It’s been a little over ten years since Hailu Mergia re-emerged on the international music scene. Following the first in a series of his classic recordings reissued in collaboration with Awesome Tapes From Africa, Mergia assembled a band and began performing live again after many years driving a cab in Washington, DC. His first show back appeared on the front page of the New York Times along with a stellar review and he took off from there performing his flavor of Ethiopian jazz all over the world in the years since, including Radio City Music Hall and Montreal Jazz Festival.
Finally, we have a recorded document of the keyboard player’s powerful DC-based trio—which practices each weekend in his basement—featuring Kenneth Joseph on drums and Alemseged Kebede on bass. Beautifully captured at one of their fiery live shows at the venerable Brooklyn non-profit cultural center Pioneer Works on July 1, 2016, the concert was recorded by PW staff and mixed by Ted Young with mastering by ATFA’s expert audio extraction collaborator Jessica Thompson. The performance clarifies what many people across the globe already know: in his fifth decade of music-making Hailu Mergia continues to push the boundaries of his remarkable abilities.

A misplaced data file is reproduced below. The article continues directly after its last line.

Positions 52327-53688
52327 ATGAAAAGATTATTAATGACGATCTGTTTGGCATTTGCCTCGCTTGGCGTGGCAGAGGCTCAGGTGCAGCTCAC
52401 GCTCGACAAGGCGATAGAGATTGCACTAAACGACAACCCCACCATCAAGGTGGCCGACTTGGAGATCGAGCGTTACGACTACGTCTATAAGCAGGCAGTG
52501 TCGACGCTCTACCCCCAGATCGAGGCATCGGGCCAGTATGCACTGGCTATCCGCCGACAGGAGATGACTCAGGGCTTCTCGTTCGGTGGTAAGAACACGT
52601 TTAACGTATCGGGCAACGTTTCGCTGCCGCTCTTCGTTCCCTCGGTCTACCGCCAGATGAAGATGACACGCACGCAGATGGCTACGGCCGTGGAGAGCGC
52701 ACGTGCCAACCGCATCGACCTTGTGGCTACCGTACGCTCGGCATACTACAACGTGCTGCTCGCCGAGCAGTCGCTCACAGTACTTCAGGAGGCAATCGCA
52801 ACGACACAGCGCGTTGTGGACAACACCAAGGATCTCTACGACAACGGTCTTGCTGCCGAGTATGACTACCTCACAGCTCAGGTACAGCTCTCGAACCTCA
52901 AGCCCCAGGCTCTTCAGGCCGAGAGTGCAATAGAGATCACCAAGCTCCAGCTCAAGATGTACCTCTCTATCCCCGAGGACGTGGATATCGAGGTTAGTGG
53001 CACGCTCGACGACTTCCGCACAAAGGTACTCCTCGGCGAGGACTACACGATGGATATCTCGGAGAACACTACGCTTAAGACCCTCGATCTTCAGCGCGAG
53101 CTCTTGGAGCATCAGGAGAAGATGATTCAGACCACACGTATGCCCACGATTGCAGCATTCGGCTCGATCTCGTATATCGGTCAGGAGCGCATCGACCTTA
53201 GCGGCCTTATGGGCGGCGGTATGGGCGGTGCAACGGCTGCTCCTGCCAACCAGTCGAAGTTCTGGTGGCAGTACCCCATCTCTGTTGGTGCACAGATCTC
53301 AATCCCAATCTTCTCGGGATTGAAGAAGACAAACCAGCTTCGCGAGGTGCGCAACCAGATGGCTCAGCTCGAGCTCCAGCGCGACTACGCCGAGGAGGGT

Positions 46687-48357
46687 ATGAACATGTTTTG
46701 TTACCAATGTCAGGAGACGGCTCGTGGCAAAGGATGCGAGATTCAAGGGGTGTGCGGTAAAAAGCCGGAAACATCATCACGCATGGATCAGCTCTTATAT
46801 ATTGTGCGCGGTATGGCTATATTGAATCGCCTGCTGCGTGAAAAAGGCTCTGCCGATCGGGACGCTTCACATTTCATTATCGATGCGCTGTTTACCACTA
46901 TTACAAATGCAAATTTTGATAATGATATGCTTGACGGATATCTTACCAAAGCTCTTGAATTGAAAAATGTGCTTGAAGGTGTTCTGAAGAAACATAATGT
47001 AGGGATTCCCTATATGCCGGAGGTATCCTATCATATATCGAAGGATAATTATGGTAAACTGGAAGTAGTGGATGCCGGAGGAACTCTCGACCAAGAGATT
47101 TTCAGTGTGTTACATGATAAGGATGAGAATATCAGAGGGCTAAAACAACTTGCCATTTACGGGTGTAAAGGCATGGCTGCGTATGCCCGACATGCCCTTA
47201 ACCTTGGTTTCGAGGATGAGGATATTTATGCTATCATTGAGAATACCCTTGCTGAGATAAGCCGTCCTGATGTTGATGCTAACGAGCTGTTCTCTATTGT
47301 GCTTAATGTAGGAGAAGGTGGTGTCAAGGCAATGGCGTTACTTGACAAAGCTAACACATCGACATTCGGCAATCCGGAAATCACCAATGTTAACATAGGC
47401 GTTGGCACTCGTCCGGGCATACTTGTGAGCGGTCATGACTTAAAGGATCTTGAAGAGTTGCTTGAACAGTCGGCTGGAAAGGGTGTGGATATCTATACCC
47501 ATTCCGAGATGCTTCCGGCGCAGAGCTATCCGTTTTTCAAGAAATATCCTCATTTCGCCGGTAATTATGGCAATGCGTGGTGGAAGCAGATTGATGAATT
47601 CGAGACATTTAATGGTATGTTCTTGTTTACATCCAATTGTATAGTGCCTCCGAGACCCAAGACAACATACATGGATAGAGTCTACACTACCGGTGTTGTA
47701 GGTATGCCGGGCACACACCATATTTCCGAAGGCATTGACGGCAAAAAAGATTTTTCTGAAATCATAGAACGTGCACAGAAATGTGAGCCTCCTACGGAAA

Mergia and his veteran band energetically and playfully unpeel layer after layer of harmonic and rhythmic interest out of a spectrum of Ethiopian repertoire. Modern jazz demands constant reinvention and improvisation, night after night creating new works out of known modes and classic standards. This band is unstoppable when it comes to turning age-old melodies (like “Tizita” or “Anchihoye Lene”) upside down and inside out until they emerge as molten new works, often spontaneously. Mergia’s original compositions (like “Yegle Nesh”) shine brighter than ever here as well. Moving from keyboard to organ to accordion to melodica, he deftly switches instruments—often during the same song. Mergia at 77 years old seems to be working harder than musicians half his age.
"Pioneer Works Swing (Live)" brings into focus the kind of onstage group improvisation and deadly solo passages that reach for places Mergia and the band have never gone, on festival and club stages across four continents.
Now that Mergia has released two new recordings along with four classic reissues, he is eager to let everyone hear what he’s been doing on the road since he re-took the global stage for his victory laps. So much more than an old act from yesteryear, Mergia balances his legendary Ethiopian recordings with good old-fashioned sweat-soaked live concert triumphs such as the one we have here.